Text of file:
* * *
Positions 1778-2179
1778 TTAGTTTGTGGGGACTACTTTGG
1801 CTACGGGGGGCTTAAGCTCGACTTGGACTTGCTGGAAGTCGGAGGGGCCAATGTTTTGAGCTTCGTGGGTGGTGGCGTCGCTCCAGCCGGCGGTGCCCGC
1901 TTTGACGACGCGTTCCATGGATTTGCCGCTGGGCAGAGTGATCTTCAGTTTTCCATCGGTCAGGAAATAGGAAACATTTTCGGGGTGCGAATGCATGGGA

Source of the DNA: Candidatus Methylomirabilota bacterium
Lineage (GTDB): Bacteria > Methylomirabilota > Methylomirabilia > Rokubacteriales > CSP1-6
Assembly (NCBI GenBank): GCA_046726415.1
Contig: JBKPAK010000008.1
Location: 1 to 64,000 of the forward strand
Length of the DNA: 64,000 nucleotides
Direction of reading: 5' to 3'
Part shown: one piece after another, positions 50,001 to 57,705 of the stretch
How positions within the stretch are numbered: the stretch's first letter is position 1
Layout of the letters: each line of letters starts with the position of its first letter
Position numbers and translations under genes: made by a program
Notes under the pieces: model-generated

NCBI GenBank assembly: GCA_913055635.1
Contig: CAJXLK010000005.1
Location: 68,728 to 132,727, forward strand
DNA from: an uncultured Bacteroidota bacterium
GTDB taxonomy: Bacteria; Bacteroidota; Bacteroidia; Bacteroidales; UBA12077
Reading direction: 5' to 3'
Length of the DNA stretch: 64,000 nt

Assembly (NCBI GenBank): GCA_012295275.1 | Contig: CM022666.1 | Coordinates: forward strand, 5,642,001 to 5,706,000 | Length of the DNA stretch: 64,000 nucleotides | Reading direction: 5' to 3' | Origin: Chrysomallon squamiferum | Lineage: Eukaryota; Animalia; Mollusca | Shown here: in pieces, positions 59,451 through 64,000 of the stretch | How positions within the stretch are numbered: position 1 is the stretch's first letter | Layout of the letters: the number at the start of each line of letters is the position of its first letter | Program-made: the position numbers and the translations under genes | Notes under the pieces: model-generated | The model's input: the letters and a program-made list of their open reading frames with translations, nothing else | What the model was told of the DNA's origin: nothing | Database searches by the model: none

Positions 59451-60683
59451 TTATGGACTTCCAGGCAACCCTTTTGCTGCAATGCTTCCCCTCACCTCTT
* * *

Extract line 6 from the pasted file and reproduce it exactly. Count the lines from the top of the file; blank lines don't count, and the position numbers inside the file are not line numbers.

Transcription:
Lineage (GTDB): Bacteria > Methylomirabilota > Methylomirabilia > Rokubacteriales > CSP1-6